East Meets West

by Debra Martin Koma
AllEars® Senior Editor

Feature Article

This article appeared in the May 5, 2009 Issue #502 of ALL EARS® (ISSN: 1533-0753)

I recently spent a long weekend out in California, specifically at the Disneyland Resort. As a native East Coaster who frequents Walt Disney World in Florida, this was an interesting experience, even though it was not my first trip to the West Coast Disney Parks. (My last visit was in 2001, so a lot -- a lot -- has changed since then.)

My very first Disney experience ever was in fact at Disneyland. I was nearly 4 years old, and my parents and grandparents took me. I remember -- or at least I've been told about it so often I *think* I remember -- a very few things from that trip, supported by a few grainy black and white photos. (Yes, I am THAT old.) There's a cute picture of me standing in front of Monstro the whale from Pinocchio -- can you see how fierce he was then? with his pointy teeth, and no railing to separate us from his toothy menace! I distinctly recall being terrified that we were being swallowed as our Storyland Canal Boat glided into his awaiting open jaws. But aside from that, and a random recollection of riding in Casey Jr.'s Circus Train, most of that trip is fuzzy and I never really had a desire to return to Disneyland after that.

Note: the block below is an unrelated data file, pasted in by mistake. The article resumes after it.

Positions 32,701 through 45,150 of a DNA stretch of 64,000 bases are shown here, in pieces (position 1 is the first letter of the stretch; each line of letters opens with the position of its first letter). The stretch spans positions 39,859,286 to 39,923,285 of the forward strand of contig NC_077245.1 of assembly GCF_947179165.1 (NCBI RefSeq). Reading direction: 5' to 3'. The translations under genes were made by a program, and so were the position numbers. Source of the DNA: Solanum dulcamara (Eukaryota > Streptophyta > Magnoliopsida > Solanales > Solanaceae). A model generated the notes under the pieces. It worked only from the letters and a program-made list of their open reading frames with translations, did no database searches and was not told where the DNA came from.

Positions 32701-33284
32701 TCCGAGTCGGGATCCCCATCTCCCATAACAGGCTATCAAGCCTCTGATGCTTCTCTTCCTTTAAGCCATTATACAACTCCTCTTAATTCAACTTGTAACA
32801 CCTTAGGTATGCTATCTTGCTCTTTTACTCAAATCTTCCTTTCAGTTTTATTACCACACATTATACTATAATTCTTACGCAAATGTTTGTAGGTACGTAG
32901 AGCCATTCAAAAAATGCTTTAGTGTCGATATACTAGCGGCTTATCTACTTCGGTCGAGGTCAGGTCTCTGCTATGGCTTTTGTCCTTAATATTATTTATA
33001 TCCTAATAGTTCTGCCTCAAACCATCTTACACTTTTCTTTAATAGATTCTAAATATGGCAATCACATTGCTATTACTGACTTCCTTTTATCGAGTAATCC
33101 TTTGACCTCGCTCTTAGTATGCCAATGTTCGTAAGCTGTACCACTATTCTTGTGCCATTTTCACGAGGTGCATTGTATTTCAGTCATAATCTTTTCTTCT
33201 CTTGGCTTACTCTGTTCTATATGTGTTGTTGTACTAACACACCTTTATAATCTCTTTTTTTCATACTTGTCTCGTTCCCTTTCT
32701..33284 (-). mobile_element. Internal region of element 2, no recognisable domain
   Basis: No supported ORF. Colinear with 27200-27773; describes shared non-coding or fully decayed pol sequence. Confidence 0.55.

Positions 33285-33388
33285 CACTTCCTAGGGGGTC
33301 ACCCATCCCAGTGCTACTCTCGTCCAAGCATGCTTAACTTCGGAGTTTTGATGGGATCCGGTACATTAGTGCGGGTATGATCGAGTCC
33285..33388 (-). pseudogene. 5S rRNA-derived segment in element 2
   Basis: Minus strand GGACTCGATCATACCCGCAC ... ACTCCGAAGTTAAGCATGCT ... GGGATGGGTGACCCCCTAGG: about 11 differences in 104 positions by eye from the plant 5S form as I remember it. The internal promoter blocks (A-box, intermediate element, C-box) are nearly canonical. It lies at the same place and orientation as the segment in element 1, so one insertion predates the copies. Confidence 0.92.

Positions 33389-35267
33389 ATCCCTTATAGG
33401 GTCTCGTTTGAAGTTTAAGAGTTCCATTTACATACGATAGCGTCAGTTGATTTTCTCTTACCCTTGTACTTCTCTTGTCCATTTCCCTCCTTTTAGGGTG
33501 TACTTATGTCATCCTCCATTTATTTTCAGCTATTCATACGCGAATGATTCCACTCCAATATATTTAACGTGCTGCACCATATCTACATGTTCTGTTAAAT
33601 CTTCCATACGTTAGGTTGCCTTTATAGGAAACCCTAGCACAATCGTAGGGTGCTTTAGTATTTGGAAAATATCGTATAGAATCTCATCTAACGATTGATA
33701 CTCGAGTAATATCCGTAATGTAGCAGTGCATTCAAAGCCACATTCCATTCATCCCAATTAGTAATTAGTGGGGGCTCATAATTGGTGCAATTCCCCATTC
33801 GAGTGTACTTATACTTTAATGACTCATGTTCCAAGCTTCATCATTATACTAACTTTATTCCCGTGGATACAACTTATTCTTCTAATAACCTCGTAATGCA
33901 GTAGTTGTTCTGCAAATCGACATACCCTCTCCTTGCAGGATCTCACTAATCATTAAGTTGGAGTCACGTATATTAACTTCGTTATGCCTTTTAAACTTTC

My 2001 trip was a one-day whirlwind through Disneyland and the then-new Disney's California Adventure with my son. We were led by our friend Laura, who expertly guided us around the parks and made sure we saw all the must-sees. Well, at least all the must-sees that my not-so-adventurous 9-year-old would allow. If I'm honest, that trip is rather a blur as well, and I left feeling that Disneyland was nice enough, but Walt Disney World was much, much better.

But while those trips are now vague memories that left me with the impression that Disneyland was a much smaller, much paler version of Walt Disney World, this time the Happiest Place on Earth "took." Maybe it's because I spent the better part of one day on my own, finding my way from the Disneyland Hotel, through Downtown Disney and then to the parks and all around them. Maybe it's because I actually got to soak in the atmosphere and experience the parks more fully. Yes, maybe it was because I was there longer than 12 hours. Whatever the reason, this time I definitely saw and felt the magic there that escaped me my previous visits.

There's an odd deja vu -- a feeling that you've been here before -- when you walk down Main Street USA at Disneyland. Everything is so familiar, except when it's not. Oh sure, the storefronts all LOOK the same, but what the heck is Le Chapeau doing over there? And why is the bakery is on the wrong side of the street? And look -- they've changed Casey's Corner to the Refreshment Corner. How very odd.

Then you reach the end of Main Street and gaze up at the castle. Except you don't have to really look up that much to see Disneyland's quaint Sleeping Beauty Castle -- because it's not really that elevated. It's just right there, in front of you. And it's -- I hate to say this because I know I'll incite some anger, but it's true -- it's small. Far from the cool and somewhat imposing blue-gray beauty that is Walt Disney World's Cinderella Castle, this Disneyland counterpart is... tiny. Cute. Pink. And somehow totally enchanting, warm and welcoming in its less grandiose presence.